Once your book is published you need to let people know, and for me, this is the hard part. Through my association with Writer.ly, I have been inundated with information about how to market my book, but when it came down to doing it, I was overwhelmed. For my traditionally published books, I had so much done for me – entering the book into contests, getting the book into bookstores, setting up launch parties and readings. I’ve already written a little about this, so I won’t bore you with the details here. As Guy Kawasaki says in his book, you really do have to become an entrepreneur. And even though I am one (with Writer.ly), selling your own creative output is harder than it seems because it feels like you are bragging or pushing your work down people’s throats. It’s a hard nugget to swallow for us introverts.
7. Marketing your book takes a long time
I thought that I would put my book out on KDP, do a few KDP Select “Free” days (where you agree not to sell your book on any platform other than KDP for 90 days in exchange for the privilege of having 5 Free days on Amazon) and have thousands of downloads which then leads to hundreds of reviews. But I’m finding that it’s a slow build, and that every action you take to market your book builds up to the next. I’ve now had several free days and have tried different things for each one. The first two had abysmal results (90 or so downloads), but then I lucked out with the last one and had 5000 downloads. This got my book ranking higher in at Amazon which then led to it be seen by more people searching for books (in this case searching for FREE Kindle books). I hope the next (and last) round of my free days will yield even more downloads. After that, I will move on and try uploading it to different platforms. I plan on using IngramSpark.
8. Giving away books as many books as possible is a GOOD thing
I knew this going in, but still it seems counter-intuitive. To be honest, I’m not in the writing game to become a best seller. I’m in it to write and to impart ideas that I think are interesting or important or helpful. So giving away my book is easy and I love doing it, but I didn’t ever equate FREE books with SALES. My next point will illustrate why this is so.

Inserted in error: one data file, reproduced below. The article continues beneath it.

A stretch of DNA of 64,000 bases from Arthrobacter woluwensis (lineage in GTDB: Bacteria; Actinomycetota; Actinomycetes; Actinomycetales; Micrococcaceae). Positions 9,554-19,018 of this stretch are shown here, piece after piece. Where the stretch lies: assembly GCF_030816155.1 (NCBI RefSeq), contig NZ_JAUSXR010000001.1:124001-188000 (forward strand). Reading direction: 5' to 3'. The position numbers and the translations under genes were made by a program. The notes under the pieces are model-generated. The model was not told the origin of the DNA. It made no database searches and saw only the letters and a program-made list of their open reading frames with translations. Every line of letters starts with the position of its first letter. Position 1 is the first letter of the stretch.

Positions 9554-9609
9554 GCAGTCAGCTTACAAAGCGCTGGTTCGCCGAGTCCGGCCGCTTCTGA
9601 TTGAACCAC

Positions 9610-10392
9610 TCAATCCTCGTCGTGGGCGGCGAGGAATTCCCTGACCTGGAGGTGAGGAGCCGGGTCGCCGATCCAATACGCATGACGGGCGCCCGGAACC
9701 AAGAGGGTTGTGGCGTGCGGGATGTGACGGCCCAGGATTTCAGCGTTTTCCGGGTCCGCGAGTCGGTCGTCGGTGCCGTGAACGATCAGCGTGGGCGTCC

9. Reviews are the gold of the publishing world
The reason you want to give away so many free books is that when you do, a handful of those readers will review and rate your book on Amazon or Goodreads. And reviews are the currency you need to qualify for some of the most successful marketing platforms out there. They change constantly, but for the moment, the killer app in this realm is BookBub. If you can get your book included in a BookBub email, you will have thousands of downloads. Which is what leads to “buzz” about your book. The buzz is the magical elixir when it comes to self publishing. You want people talking about your book so that word-of-mouth can take over and those giveaways become real sales.
10. You probably won’t get rich self publishing
We all have those secret notions that our book will somehow get all kinds of the aforementioned “buzz” and become an instant bestseller (making us millions in the process, because we made the smart move to self publish, thereby receiving huge royalties), but the reality is that few books ever manage to hit that nirvana. Perhaps you will achieve this if you write genre fiction, write it as a series and write it quickly, but most of us slog away at our books and write in unmarketable genres.
In the end, we are doing what we love (hopefully) and no matter how we publish, sometimes success is measured not in buzz and dollars, but in the joy we get from telling our stories.